Connectome-Based Patterns of First-Episode Medication-Naïve Patients With Schizophrenia

Long-Biao Cui, Yongbin Wei, Yi-Bin Xi, Alessandra Griffa, Siemon C De Lange, René S Kahn, Hong Yin, Martijn P Van den Heuvel

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Emerging evidence indicates that a disruption in brain network organization may play an important role in the pathophysiology of schizophrenia. The neuroimaging fingerprint reflecting the pathophysiology of first-episode schizophrenia remains to be identified. Here, we aimed at characterizing the connectome organization of first-episode medication-naïve patients with schizophrenia. A cross-sectional structural and functional neuroimaging study using two independent samples (principal dataset including 42 medication-naïve, previously untreated patients and 48 healthy controls; replication dataset including 39 first-episode patients [10 untreated patients] and 66 healthy controls) was performed. Brain network architecture was assessed by means of white matter fiber integrity measures derived from diffusion-weighted imaging (DWI) and by means of structural-functional (SC-FC) coupling measured by combining DWI and resting-state functional magnetic resonance imaging. Connectome rich club organization was found to be significantly disrupted in medication-naïve patients as compared with healthy controls (P = .012, uncorrected), with rich club connection strength (P = .032, uncorrected) and SC-FC coupling (P < .001, corrected for false discovery rate) decreased in patients. Similar results were found in the replication dataset. Our findings suggest that a disruption of rich club organization and functional dynamics may reflect an early feature of schizophrenia pathophysiology. These findings add to our understanding of the neuropathological mechanisms of schizophrenia and provide new insights into the early stages of the disorder.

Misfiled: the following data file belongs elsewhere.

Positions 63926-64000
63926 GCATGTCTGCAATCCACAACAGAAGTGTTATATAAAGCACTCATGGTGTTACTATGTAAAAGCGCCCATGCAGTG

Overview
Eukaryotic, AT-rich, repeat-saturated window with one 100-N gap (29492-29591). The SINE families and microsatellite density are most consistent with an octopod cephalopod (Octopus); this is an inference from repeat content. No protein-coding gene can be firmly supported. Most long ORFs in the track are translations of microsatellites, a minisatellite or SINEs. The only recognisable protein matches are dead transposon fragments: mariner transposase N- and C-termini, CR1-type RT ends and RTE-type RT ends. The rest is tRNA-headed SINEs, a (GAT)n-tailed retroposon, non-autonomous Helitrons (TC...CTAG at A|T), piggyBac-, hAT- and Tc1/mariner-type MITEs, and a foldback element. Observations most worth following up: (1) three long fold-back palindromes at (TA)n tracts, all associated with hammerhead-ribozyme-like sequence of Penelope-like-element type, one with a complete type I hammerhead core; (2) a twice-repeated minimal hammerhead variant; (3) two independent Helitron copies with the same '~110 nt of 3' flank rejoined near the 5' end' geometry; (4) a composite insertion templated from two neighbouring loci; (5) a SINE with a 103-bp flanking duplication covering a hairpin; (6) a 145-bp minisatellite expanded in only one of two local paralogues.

Original languageEnglish
Pages (from-to)1291-1299
Number of pages9
JournalSchizophrenia Bulletin
Issue number6
Early online date30 Mar 2019
Publication statusPublished - Nov 2019

Bibliographical note

Published by Oxford University Press on behalf of the Maryland Psychiatric Research Center.


This work was supported by the National Natural Science Foundation of China (grants 81801675 to L.-B.C., 81571651 to H.Y.); the State Scholarship Fund, China Scholarship Council (grants 201506040039 to Y.W., 201603170143 to L.-B.C); the Netherlands Organization for Scientific Research (grants ALWOP.179 and VIDI-452-16-015 to M.P.vdH.); a fellowship of MQ (to M.P.vdH.); and the Swiss National Science Foundation (grant #P2ELP3_172087 to A.G.).

FundersFunder number
Netherlands Organization for Scientific ResearchALWOP.179, VIDI-452-16-015
State Scholarship Fund
Schweizerischer Nationalfonds zur Förderung der Wissenschaftlichen Forschung2ELP3_172087
National Natural Science Foundation of China81801675, 81571651
China Scholarship Council201506040039, 201603170143


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